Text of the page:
A small plant nursery will apparently be moving with us

One of the pre-moving tasks I set for myself this summer was to take starts and cuttings from some of our most loved plants in our gardens here, so that we can start our new gardens over again in Washington without having to pay a fortune to do so.  So, over the past three weeks, the empty planter pile has been shrinking, and the rows of thriving potted garden starts is growing.  It is beginning to look like a small nursery is living on our back porch.

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I took cuttings of our lovely seedless blue grape vine, which we have really enjoyed over the years here.  It produces sweet dark blue dessert grapes that taste a little like blueberries when fully ripe and make the tastiest raisins as well.  It is cold hardy, productive (40-50 lbs from one vine!) and quite vigorous.  We would love to have several of them at the new place, so I started 14 softwood cuttings last week.  If we get 4-6 vines from this batch of cuttings, I will be thrilled.  If we get more, we may have to give a few away, because just one will completely fill up a large trellis!   This is the “mother vine.”  The trellis it is covering is 7 feet tall.

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I took elderberry cuttings today.  We have several red elderberries on the new homestead, but reds are not as good for eating and making jams and wine as the blues and blacks, so I would prefer to have starts of the ones we have here, which are always super productive and tasty.  The flower heads on these often reach 14-16 inches in diameter, and they come back up very strongly every year after their winter sleep.  Since elderberries love moist soil, I think they will do even better out in Washington – or, at least, they should not do any worse.

I have also dug up and potted several dozen of my violets.  I have three different kinds at the moment – some pretty little white violets with blue speckles, some plain but prolific tiny blue ground cover type violets, and some lovely dark purple Labrador violets.   I dug several of my hostas up from the side yard garden and planted them in pots a couple of days ago.  They were a bit large to be doing that at this time of year, but they all seem to have made it and look pretty perky already despite the interruption in their growing year.  Hostas should also do very well out in western Washington.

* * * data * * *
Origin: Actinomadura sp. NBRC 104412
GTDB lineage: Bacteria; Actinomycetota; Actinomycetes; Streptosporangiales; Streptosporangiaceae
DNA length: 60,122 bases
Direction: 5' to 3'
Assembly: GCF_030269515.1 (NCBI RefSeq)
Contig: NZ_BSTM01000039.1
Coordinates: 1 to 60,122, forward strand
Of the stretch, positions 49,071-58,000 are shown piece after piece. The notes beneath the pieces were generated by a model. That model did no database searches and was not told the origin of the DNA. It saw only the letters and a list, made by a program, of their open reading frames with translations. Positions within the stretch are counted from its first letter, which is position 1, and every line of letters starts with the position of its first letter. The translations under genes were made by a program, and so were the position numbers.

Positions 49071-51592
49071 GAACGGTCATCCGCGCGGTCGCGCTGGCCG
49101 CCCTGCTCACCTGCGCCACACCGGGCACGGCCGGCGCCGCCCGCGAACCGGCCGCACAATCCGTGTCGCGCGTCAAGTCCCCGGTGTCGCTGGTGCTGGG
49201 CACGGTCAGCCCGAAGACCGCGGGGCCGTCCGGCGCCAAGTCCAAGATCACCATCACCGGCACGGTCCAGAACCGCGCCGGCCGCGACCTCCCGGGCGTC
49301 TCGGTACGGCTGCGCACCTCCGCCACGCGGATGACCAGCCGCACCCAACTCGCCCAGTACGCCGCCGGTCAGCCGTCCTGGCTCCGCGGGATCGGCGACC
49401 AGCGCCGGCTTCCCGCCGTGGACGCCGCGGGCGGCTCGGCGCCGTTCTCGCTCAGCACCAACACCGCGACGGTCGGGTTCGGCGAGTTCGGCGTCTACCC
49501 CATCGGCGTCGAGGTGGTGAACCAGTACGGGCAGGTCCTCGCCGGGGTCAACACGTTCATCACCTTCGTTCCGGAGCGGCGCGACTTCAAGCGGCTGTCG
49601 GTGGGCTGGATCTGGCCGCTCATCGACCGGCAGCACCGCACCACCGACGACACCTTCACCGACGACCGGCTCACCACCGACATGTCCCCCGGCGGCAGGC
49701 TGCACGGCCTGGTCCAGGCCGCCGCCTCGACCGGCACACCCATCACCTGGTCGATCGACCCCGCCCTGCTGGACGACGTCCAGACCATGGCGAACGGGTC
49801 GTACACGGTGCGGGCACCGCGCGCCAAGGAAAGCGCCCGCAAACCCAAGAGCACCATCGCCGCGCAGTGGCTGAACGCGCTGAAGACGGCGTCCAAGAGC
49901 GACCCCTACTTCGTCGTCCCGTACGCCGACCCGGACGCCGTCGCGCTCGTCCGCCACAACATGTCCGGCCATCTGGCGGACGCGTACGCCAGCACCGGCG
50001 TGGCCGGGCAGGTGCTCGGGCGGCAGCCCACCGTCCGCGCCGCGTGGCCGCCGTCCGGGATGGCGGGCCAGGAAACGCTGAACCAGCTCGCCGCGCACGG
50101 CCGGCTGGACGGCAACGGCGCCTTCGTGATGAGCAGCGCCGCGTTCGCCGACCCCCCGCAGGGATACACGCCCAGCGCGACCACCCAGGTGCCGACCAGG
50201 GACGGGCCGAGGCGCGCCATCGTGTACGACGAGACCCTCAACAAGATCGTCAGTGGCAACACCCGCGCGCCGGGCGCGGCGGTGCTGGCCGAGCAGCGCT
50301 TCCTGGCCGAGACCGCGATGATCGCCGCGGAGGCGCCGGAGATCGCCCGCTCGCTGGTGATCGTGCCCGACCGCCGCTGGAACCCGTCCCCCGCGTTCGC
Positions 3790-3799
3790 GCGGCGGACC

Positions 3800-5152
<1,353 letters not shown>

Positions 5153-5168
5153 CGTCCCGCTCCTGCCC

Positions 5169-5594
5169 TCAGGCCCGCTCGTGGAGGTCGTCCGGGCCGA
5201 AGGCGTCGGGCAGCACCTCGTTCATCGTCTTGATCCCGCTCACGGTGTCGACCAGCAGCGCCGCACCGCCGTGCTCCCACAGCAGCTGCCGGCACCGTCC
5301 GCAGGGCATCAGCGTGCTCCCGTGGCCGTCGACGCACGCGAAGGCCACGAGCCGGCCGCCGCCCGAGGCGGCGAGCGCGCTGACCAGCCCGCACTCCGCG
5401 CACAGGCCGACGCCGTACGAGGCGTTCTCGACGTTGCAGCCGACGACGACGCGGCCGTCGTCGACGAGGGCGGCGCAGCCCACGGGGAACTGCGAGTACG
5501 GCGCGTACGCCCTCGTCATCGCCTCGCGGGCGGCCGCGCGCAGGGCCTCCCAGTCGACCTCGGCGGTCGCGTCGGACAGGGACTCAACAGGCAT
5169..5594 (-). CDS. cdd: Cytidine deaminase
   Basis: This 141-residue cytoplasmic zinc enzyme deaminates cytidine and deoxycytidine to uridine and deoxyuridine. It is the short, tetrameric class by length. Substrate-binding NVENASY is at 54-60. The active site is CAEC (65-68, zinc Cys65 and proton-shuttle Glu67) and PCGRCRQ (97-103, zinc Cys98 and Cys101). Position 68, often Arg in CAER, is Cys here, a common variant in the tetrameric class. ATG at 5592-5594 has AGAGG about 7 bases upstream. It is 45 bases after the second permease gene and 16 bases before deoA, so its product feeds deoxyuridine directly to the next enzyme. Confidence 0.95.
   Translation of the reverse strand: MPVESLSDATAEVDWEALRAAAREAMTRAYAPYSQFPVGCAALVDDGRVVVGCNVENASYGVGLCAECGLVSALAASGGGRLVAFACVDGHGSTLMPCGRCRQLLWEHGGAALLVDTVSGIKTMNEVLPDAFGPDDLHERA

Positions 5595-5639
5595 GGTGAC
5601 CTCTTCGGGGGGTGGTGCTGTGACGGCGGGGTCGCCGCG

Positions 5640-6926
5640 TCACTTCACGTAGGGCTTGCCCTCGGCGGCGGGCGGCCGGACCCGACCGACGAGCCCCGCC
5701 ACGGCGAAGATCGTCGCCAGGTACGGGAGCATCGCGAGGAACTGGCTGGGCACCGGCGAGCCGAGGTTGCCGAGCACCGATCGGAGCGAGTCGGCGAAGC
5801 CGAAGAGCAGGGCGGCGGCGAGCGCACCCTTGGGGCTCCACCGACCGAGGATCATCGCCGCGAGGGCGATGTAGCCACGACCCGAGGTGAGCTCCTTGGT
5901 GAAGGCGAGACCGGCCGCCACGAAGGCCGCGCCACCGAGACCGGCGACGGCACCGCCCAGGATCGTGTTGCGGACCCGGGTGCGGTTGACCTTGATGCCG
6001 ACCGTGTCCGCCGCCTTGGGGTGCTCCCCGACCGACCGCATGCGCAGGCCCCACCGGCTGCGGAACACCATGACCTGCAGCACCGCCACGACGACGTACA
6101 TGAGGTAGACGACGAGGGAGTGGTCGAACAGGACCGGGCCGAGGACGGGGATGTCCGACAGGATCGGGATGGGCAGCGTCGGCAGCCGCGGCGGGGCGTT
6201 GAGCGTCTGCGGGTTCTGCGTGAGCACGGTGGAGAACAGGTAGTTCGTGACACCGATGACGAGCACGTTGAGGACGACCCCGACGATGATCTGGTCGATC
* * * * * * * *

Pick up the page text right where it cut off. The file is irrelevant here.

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Things I plan to take that I haven’t dug yet are our lovely dark red rhubarb plants, and some more raspberry starts. We took a few dozen raspberry starts out last time we traveled to the property, and “heeled” them in up in a bare spot above the forest for safekeeping.  Last we heard they were doing fine, but I’d like to have a dozen or more starts in gallon pots as back ups, just in case.  We are also planning to take many of our re-blooming German iris, all of my Orris Root irises, and some starts of the various daylilies we have collected over the years.  We will also take our Siberian, Lousiana and Japanese irises which currently live in pots in the pond.  I am still debating about whether to take my blue birthday hydrangea from a couple of years ago or not. It’s still small, because southeastern Idaho really isn’t the best place for hydrangeas, so it should transplant okay if I pot it up soon.

In addition to all this, we will be taking a large potted fig – which should be a lot happier out there because finally it can go into the ground to grow as large as it wants!  We also have a nice large pot of Rosemary herb as well, which is also hardy in western Washington and will be transplanted into our new herb garden once we get it ready.  Our two favorite mints and our lemon balm for teas are also thriving in pots and ready to go.

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Two things I really wish we could take, but just can’t, are our hardy almond tree and our apricot tree.  They are both just too large and well-established to dig up and transplant.  We plan to replace them this fall or winter.  I’m just glad to be able to take so many of the other plants I have loved and cared for over the years!